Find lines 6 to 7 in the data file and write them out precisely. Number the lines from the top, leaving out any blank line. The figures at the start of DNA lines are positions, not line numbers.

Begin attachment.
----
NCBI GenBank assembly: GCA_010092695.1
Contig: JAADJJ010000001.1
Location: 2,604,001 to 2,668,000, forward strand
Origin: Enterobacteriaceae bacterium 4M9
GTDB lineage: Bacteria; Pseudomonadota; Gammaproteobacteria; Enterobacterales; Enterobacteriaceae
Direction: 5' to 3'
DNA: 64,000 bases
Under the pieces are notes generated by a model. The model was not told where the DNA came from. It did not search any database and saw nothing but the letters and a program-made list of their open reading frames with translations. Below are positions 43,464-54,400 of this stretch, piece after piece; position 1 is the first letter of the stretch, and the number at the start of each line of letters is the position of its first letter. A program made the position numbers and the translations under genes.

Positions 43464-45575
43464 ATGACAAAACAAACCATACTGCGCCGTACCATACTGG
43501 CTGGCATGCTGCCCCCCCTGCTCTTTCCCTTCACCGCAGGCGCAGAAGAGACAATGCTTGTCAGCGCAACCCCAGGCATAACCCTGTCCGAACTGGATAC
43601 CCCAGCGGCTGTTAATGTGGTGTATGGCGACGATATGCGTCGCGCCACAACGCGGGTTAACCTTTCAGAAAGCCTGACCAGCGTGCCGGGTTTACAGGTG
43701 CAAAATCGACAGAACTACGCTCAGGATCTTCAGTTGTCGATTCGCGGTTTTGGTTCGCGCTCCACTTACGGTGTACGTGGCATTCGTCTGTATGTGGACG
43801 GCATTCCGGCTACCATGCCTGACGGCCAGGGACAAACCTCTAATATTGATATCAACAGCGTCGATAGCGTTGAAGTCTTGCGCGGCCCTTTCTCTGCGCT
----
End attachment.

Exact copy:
Direction: 5' to 3'
DNA: 64,000 bases